Life is a Rowing Metaphor, chap. 27: What curse? – Rowing stories, reports and interviews

1972 Penn Frosh Light 8, 2nd place, Eastern Sprints Coxswain Frank Simone, Stroke Dennis Dixon, 7 Jeff Milsom, 6 John Phelps, 5 Eddie Ryan, 4 Jerry Dean, 3 Dave Talemal, 2 Kevin Barry, Bow Tom Cronin

In 1971, Harvard had beaten my lightweight Penn Freshman in the “Broken Centerbolt” Sprints. This year of 1972, my 27th on Earth, my 13th in the rowing family, it will be Princeton’s turn to outdo my Penn crew. This year, the Princeton lightweights are being coached by F. Fairthington Farthington, class of 1963 from the University of Pennsylvania, a fellow Quaker, tortoiseshell glasses with thick lenses, weak jawline, wisp of hair on forehead that regularly pull away like bobby kennedy used to. He seems so distant, formal, intellectual, intense. . . and intensely preppy.

and having read Road and Track Magazine start to finish from the day I snuck out of Kent school in the middle of the night in my roommate’s father Robb Carr’s red British MGA 1600 two-seater roadster with Dunlop tires on faux wire wheels, silently and surreptitiously rolled from his garage in Torrington, Connecticut, in the middle of the night, I can’t get over how much Fairthy resembles Masten Gregory, an American who drove Grand Prix cars in Europe during the 1950s, when the drivers racers were real men and they died in their racing cars. regularly. In fact, Masten Gregory died in his race car and is fondly remembered, even today.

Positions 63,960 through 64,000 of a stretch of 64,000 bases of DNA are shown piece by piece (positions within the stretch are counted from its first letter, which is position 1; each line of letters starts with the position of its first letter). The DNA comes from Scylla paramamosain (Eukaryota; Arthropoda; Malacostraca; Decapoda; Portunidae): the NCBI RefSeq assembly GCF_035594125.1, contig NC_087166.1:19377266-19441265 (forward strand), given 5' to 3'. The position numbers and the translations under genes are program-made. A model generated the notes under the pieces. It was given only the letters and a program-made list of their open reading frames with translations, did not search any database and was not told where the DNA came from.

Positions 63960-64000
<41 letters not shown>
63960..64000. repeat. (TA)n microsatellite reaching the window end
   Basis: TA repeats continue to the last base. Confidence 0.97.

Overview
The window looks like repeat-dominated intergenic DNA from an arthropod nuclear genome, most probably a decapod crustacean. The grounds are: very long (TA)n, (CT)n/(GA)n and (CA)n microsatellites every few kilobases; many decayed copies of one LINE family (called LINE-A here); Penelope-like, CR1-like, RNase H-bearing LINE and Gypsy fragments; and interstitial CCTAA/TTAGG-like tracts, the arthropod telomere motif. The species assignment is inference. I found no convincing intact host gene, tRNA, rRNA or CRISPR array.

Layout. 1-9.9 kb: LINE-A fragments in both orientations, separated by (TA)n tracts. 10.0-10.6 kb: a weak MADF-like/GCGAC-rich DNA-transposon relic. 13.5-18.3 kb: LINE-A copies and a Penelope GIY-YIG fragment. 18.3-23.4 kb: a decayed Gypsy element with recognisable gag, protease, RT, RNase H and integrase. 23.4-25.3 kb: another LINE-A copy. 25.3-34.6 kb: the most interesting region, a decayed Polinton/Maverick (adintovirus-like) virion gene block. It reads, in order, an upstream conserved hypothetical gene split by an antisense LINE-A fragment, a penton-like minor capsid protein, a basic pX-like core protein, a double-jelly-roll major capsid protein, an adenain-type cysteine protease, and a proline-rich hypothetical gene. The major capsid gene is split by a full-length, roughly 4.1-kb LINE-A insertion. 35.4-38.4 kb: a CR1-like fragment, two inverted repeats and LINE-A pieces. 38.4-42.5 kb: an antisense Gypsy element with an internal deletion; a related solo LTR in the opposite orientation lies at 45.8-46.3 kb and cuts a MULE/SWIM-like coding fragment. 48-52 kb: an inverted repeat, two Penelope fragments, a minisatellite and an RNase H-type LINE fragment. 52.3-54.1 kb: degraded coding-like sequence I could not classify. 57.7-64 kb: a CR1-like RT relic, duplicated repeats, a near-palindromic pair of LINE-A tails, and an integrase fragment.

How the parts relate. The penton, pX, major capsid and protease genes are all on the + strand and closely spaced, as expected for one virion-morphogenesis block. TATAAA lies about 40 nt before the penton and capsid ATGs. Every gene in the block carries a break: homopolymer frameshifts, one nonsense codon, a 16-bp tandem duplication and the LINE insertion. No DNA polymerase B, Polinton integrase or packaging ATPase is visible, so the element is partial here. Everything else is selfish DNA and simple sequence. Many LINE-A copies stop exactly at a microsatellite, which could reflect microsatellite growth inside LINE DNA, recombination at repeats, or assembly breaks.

In fact, I’ve known who Fairthy Farthington is for quite some time. When he was a freshman at Penn at the age of 19 and had yet to grow tall and robust enough to row, he had cheated on him one winter morning in 1964. Is this a small world or what?

Fairthy was training for the Tokyo Olympic Trials with a group of other recent Penn graduates. Among them was Frank Shields, who a year later would get his future ex-wife pregnant, and it would be Brooke Shields, of all people!

Brooke grew up tall and robust enough to follow in her father’s footsteps and row for Penn, but wouldn’t you know? Instead of her, she went to Princeton and looked for other options.

I met Brooke a few years ago at a theater in West Los Angeles and told her that although he had passed away many years ago, her father is still loved in the American rowing community. You see, he started the annual Power 10 dinner in New York, a formal occasion that is the social event of the year for many rowers. She cried and told me that she had made her day. Needless to say, she had actually made mine.

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A generation earlier, famed ventriloquist Edgar Bergen, a regular on the Ed Sullivan Show on CBS Sunday nights at 8 p.m. during my youth, didn’t send his wooden doll Charlie McCarthy to college, but he sent his daughter Candice in real life. to college, and the college they chose was none other than the University of Pennsylvania.

People called her “Cappy” back then, and she was already a famous model regularly appearing on the covers of Fashion Y Miss magazines. She became a classmate of mine. We’re fellow Quakers, Class of ’67. I even called her up once during freshman year and asked her out as one of my frat prank engagement chores. She turned me down without hesitation or malice, much to my relief, and then we had a pleasant conversation on the phone. It didn’t have to be, but it was very nice.